He stopped making his mortgage payments and sold the equipment for his construction business to stay on the campaign trail, galvanized by Trump’s promise to help young people — like Moss’s late son — who struggle with drug addiction. Trump, Moss thought, was the candidate most capable of bringing an end to the heroin epidemic sweeping the nation.
Trump made this promise to Moss personally at a rally in Iowa in January 2016. Speaking through a microphone to the crowd, he addressed Moss directly: “The biggest thing we can do in honor of your son … we have to be able to stop it.”
“I know what you went through. And he’s a great father,” he said of Moss to the crowd. “I can see it. And your son is proud of you.”
But about two weeks ago, Moss caught his first glimpse of the Republican proposal to replace the Affordable Care Act. The proposed health care bill, slated for floor vote in the House Thursday night, would eliminate a requirement that Medicaid cover basic mental-health and addiction services in states that expanded it, a mandate that covered nearly 1.3 million people.
“This bill is just the absolute opposite,” Moss told The Washington Post. “I felt betrayed. I felt let down.”
He had put all his weight behind the Republican’s promise, sacrificing his business and his livelihood to sing Trump’s praises. But this bill backed by the president “disgusted” him. He no longer sings songs about Trump, and he now wonders if any of his sacrifices were worth it.
“You hear that echo?” he said in a phone interview from his home in Upstate New York. “That’s because there’s no furniture in this house. It’s completely gutted.”
“The one platform that I was just so genuinely involved in with my heart was the one thing that he just turned right around,” Moss said. “He’s turning his back on all of us.”
He had hoped to see provisions in the bill calling for boosted resources for addiction treatment centers, lower deductibles and lower overall health care costs. If Trump wanted to, Moss said, he could “wave his pen” and provide funding necessary to supply emergency responders in every small town in America with naloxone kits to reverse possible heroin overdoses.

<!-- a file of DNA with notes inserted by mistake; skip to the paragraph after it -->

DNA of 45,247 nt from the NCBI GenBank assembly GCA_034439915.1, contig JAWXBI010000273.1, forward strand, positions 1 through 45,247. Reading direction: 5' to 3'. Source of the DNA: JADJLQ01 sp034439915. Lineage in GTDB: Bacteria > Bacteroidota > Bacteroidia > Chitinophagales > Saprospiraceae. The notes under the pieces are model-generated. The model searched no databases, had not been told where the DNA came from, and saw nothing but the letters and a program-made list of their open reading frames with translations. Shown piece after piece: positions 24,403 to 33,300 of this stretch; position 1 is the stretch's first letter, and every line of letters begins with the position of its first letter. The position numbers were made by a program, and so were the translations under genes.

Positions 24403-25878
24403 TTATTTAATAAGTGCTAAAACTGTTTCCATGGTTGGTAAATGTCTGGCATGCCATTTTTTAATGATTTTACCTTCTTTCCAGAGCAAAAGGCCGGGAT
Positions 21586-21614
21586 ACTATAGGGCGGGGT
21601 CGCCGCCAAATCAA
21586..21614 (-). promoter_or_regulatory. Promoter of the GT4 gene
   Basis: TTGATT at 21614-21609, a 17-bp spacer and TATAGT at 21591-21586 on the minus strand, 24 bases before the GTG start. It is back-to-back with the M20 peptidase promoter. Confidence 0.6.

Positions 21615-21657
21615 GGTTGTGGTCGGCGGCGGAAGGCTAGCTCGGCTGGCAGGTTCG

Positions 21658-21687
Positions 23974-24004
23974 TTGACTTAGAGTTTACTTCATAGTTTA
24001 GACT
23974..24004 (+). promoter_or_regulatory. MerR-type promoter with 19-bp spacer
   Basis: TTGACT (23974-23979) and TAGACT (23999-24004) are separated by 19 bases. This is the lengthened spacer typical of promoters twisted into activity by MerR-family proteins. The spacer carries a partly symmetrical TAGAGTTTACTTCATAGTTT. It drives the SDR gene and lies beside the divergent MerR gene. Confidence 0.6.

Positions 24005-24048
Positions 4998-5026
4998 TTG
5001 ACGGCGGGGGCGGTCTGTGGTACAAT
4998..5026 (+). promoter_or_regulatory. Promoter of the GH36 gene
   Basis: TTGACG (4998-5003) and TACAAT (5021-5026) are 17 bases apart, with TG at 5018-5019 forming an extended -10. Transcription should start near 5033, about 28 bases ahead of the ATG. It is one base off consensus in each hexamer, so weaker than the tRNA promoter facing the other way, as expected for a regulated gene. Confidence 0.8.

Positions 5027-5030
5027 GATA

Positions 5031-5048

“Every one of those doses of Narcan represents a saved life,” Moss said. “If the emergency squad that came down to save my son had that dose, my son would’ve been alive today.”
That day was Jan 6, 2014. Moss, a single father, came home from work and called out Rob’s name, like he always did. “I didn’t hear anything,” he recalled.
In the basement bedroom downstairs, Moss found his 24-year-old son lying unconscious in bed with his arms resting across his chest. Next to him was the book he had just been reading, “The Wise Man’s Fear.” Later, Moss would find the needle.
He called 911 and tried to revive his son through mouth-to-mouth resuscitation. An emergency response team arrived and was unable to bring him back. An autopsy later confirmed the cause of death: an overdose of fentanyl, a synthetic painkiller up to 100 times stronger than morphine.
Trump had told the father, “I know what you went through.”
“We will stop the drugs from pouring into our country and poisoning our youth,” he said in his speech before Congress on Feb. 28, “and we will expand treatment for those who have become so badly addicted.”
Now, Moss said he wishes he could ask the president, “Have you even read the bill?”
The health care proposal would roll back the Medicaid expansion under the Affordable Care Act — commonly known as Obamacare — which would affect many states bearing the brunt of the opiate crisis, including Ohio, Kentucky and West Virginia. The Republican overhaul is spearheaded by House Speaker Paul D. Ryan (Wis.) and backed by Trump.
Republicans argue that the change would give states additional flexibility in coverage decisions, and believe they would continue to provide addiction and mental-health coverage to Medicaid recipients if needed. But advocates say the overhaul could be crushing for addiction treatment services, particularly for the poorest, most vulnerable patients. A record number of people — 33,000 — died of opiate overdoses in 2015, according to the Centers for Disease Control and Prevention.
“Pay close attention to what you tell people you’re going to do and make some kind of effort to follow through,” Moss said. “Pay more attention to the needs of the people.”
Moss said he initially supported many of Trump’s other promises as well, such as his pledge to build a border wall with Mexico. But lately he has been upset hearing the stories of families being separated by deportations.
“If I contributed to anything like that I’d be ashamed of myself,” he said.
Many have been criticizing Moss for publicly voicing his disappointment with Trump, but he knows there must be many others feeling similar pangs of regret or betrayal.
“I was very instrumental in getting these ‘closet Trumpsters’ to come out” during the presidential campaign, Moss said. In a similar way, he hopes he can encourage other disillusioned Americans to speak up about their concerns with the new administration. “I’m not the lone ranger out here doing this,” he said.
“It’s a little guy like me that put Trump in the office,” and it’s the “little guys” who can call lawmakers and ask for a new health care proposal, he said.
“Don’t turn your head on this problem Mr. Trump,” Moss said.
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